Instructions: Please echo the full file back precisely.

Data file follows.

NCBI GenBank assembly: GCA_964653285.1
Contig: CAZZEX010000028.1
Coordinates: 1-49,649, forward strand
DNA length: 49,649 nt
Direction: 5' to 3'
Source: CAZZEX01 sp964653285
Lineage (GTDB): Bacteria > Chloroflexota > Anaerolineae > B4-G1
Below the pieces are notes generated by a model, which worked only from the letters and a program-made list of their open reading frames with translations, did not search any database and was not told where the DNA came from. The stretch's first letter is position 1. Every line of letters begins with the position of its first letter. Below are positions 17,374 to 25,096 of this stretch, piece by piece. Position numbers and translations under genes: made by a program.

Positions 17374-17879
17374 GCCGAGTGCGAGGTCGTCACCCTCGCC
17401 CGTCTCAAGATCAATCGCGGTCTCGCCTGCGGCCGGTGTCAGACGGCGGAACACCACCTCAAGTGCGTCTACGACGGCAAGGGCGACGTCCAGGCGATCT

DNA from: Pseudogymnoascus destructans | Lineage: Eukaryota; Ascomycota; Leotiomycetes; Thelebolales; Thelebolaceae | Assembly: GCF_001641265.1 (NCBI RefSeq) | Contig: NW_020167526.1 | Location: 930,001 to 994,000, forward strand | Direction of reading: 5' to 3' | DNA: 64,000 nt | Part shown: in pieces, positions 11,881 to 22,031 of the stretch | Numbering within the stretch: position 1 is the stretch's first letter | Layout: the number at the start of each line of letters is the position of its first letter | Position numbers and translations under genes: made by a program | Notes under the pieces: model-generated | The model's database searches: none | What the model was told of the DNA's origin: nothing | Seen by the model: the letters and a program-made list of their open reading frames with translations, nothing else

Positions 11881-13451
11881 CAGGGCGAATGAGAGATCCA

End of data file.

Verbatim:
NCBI GenBank assembly: GCA_964653285.1
Contig: CAZZEX010000028.1
Coordinates: 1-49,649, forward strand
DNA length: 49,649 nt
Direction: 5' to 3'
Source: CAZZEX01 sp964653285
Lineage (GTDB): Bacteria > Chloroflexota > Anaerolineae > B4-G1
Below the pieces are notes generated by a model, which worked only from the letters and a program-made list of their open reading frames with translations, did not search any database and was not told where the DNA came from. The stretch's first letter is position 1. Every line of letters begins with the position of its first letter. Below are positions 17,374 to 25,096 of this stretch, piece by piece. Position numbers and translations under genes: made by a program.

Positions 17374-17879
17374 GCCGAGTGCGAGGTCGTCACCCTCGCC
17401 CGTCTCAAGATCAATCGCGGTCTCGCCTGCGGCCGGTGTCAGACGGCGGAACACCACCTCAAGTGCGTCTACGACGGCAAGGGCGACGTCCAGGCGATCT

DNA from: Pseudogymnoascus destructans | Lineage: Eukaryota; Ascomycota; Leotiomycetes; Thelebolales; Thelebolaceae | Assembly: GCF_001641265.1 (NCBI RefSeq) | Contig: NW_020167526.1 | Location: 930,001 to 994,000, forward strand | Direction of reading: 5' to 3' | DNA: 64,000 nt | Part shown: in pieces, positions 11,881 to 22,031 of the stretch | Numbering within the stretch: position 1 is the stretch's first letter | Layout: the number at the start of each line of letters is the position of its first letter | Position numbers and translations under genes: made by a program | Notes under the pieces: model-generated | The model's database searches: none | What the model was told of the DNA's origin: nothing | Seen by the model: the letters and a program-made list of their open reading frames with translations, nothing else

Positions 11881-13451
11881 CAGGGCGAATGAGAGATCCA